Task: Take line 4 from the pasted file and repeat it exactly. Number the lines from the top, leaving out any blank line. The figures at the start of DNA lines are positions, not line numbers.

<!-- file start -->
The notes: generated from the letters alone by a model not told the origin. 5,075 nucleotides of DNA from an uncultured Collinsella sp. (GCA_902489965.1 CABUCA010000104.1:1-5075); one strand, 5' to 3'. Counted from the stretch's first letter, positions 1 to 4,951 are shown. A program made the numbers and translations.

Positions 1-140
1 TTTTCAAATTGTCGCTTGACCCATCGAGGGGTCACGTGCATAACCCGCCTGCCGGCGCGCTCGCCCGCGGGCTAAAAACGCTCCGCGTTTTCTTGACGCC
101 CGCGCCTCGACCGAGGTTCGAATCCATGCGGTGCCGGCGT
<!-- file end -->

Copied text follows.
101 CGCGCCTCGACCGAGGTTCGAATCCATGCGGTGCCGGCGT